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Spencer County’s apparent thirst for purchasing alcohol was quenched Tuesday night when voters approved 2,767 to 1,928 to go wet.
Judge Executive David Jenkins said now that the issue has been settled – by a margin of 839 votes – a more crucial undertaking lies just ahead.
“There’s going to be a lot of work in next couple of months setting up ordinances,” said Jenkins. “People need to be contacting their magistrates about what they want.”
In 60 days, magistrates will be faced with a state-mandated deadline to repeal the county’s prohibition laws and create new standards for selling, licensing and even advertising alcohol sales. Jenkins said that fiscal court will be meeting with representatives from Kentucky’s Alcohol Beverage Commission soon to review state laws and discussing how to blend them with the needs of the community.
“We will be looking to them for guidance,” said Jenkins.
Minutes after the election results were tabulated, Magistrate Bill Drury sent an e-mail to Jenkins and others on fiscal court requesting a special-called meeting.
“We’ve got one shot to do this thing and to do it right,” said Drury. “I don’t want to do this in a regular meeting.”
Jenkins said all decisions on alcohol-related ordinances will go through fiscal court, so any resident interested in participating in the process is encouraged to attend the public meetings.
Inside election headquarters, reporters outnumbered local citizens as they waited for precincts to file in with ballot results. Instead of the usual political players jockeying for position at the county clerk’s office counter, a line of TV cameras and note-scribbling journalists occupied much of the small space.
Outside, curious residents occupied benches along Main Street or sat in their cars nearby. The few citizens that did enter the courthouse to hear the news first hand were obviously hoping for a different outcome. As the precinct results were announced one-by-one, defeated glances passed around the room.
“I’m certainly disappointed,” said James Allen Tipton, “but I don’t feel like we failed. We were able to get our point of view out.”
Tipton, president of Spencer County Alliance for Family Enrichment (SAFE), could not be at the courthouse, but kept tabs on the election results by calling fellow wet vote opponents.
“It was always more about October 21, than October 20,” said Tipton. “There’s still going to be people suffering from drugs and alcohol and they are going to need prayer.”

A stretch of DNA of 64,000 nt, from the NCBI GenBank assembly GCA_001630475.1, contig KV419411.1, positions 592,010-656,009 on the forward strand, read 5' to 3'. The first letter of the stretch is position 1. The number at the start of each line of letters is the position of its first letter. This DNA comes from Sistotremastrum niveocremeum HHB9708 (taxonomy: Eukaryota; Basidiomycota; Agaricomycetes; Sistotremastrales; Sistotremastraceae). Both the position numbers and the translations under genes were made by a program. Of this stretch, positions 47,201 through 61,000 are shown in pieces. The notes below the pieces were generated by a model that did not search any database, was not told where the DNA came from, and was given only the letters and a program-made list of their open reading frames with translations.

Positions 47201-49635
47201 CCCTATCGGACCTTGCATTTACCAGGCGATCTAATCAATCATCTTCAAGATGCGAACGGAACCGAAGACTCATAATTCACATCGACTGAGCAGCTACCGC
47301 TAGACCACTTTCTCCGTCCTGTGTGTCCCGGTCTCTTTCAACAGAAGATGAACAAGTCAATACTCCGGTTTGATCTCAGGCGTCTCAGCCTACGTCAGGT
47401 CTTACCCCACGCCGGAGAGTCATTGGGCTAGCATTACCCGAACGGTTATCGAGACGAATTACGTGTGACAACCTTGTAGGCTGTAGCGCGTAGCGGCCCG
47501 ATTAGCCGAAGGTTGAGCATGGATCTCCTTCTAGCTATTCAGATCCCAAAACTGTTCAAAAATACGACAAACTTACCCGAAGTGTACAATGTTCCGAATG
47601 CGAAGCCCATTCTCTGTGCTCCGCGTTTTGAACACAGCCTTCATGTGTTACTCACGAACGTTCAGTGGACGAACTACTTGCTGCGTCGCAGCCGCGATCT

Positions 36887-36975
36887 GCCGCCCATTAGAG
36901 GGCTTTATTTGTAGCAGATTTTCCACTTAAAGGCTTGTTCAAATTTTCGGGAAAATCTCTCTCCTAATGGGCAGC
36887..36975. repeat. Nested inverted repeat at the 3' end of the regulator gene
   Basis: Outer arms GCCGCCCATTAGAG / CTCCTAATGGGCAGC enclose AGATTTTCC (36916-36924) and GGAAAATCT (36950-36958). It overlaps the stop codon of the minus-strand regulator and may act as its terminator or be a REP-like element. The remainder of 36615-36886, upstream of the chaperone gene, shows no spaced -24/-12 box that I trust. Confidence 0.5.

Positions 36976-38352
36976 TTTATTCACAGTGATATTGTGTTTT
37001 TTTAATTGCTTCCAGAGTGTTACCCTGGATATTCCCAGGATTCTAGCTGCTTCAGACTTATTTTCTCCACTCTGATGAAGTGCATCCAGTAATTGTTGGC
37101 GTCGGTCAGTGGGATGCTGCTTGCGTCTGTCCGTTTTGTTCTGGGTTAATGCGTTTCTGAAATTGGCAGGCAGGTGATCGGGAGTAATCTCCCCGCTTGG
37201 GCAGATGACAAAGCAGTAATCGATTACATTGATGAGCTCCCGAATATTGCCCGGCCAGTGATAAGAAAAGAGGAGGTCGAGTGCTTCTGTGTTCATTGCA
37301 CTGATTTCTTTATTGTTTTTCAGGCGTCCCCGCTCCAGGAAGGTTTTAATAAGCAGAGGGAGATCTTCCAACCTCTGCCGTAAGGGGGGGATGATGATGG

Tipton said he has heard rumblings that opponents of the vote might go precinct by precinct and attempt to reverse the election results. To do so, the petition process would follow the same procedure that brought the county to the point it is now.
“It’s possible,” said Tipton. “It would be something for us to pray about and look at later down the road.”
At the polls
Poll workers at larger precincts, like Taylorsville and Elk Creek, witnessed a steady stream of voters throughout Tuesday. The total number of ballots cast represented a 40 percent turnout for the one-issue election.
Bob Jones, an election sheriff at the Taylorsville precinct, said that voters began lining up outside the polling place at First Baptist Church by 5:20 a.m. Polls opened throughout the county at 6 a.m.
"We've had at least two voters in here at all times," said Jones.
Taylorsville had the highest turnout with 949, followed by Elk Creek 8 and 4 with 627 and 611 respectively.
Tuesday afternoon, voters at Spencer Christian Church in Elk Creek readily offered their opinions on why they chose yes or no.
Joanne and David Kontowsky said they decided to vote yes so that nicer restaurants would locate closer to home.
“We don’t want to have to go all the way to J-town to eat,” said David Kontowsky. “And if I want to buy a six-pack, I might as well keep the business in Spencer County.”
A few minutes later, Robert Yates exited the church and quickly offered an opposing view.
“I think it will be a big expense on the county, especially with the extra police we will need. I don’t think it will make enough money to pay for police and the new police cars they will need,” said Yates.
Tonya Deetch said she did not think the county would see any significant benefit from going wet.
“I think it will benefit individuals, but it won’t benefit me,” said Deetch. “I moved out here because I like Spencer County the way it is. I don’t see the need for it to change.”
Mike Childress said he was more concerned about the safety of his children as his family travels county roads.
“I’ve already lost several side mirrors while driving these narrow roads. Our roads are too narrow for someone to go to a restaurant, have a drink and drive,” said Childress.
But Jerry and Suzanne Duncan said they were tired of driving out of the county for dinner and an adult beverage.
“If I want to drink a glass of wine in a restaurant, I don’t want to go to Shelby County or Jefferson County,” said Jerry Duncan. He also saw alcohol sales as a way to create a tax base locally.
Jenkins said the vote could certainly be beneficial to local businesses and he has been looking at ways to best take advantage of the new revenue source.
During his research, Jenkins said he has discovered there may be ways to increase tax revenue in addition to imposing license fees and collecting occupational taxes on any new jobs created. The judge executive would not elaborate on what those sources of funds would be, but was optimistic.
Calls to petition spokesperson B.J. Smith were not returned at press time.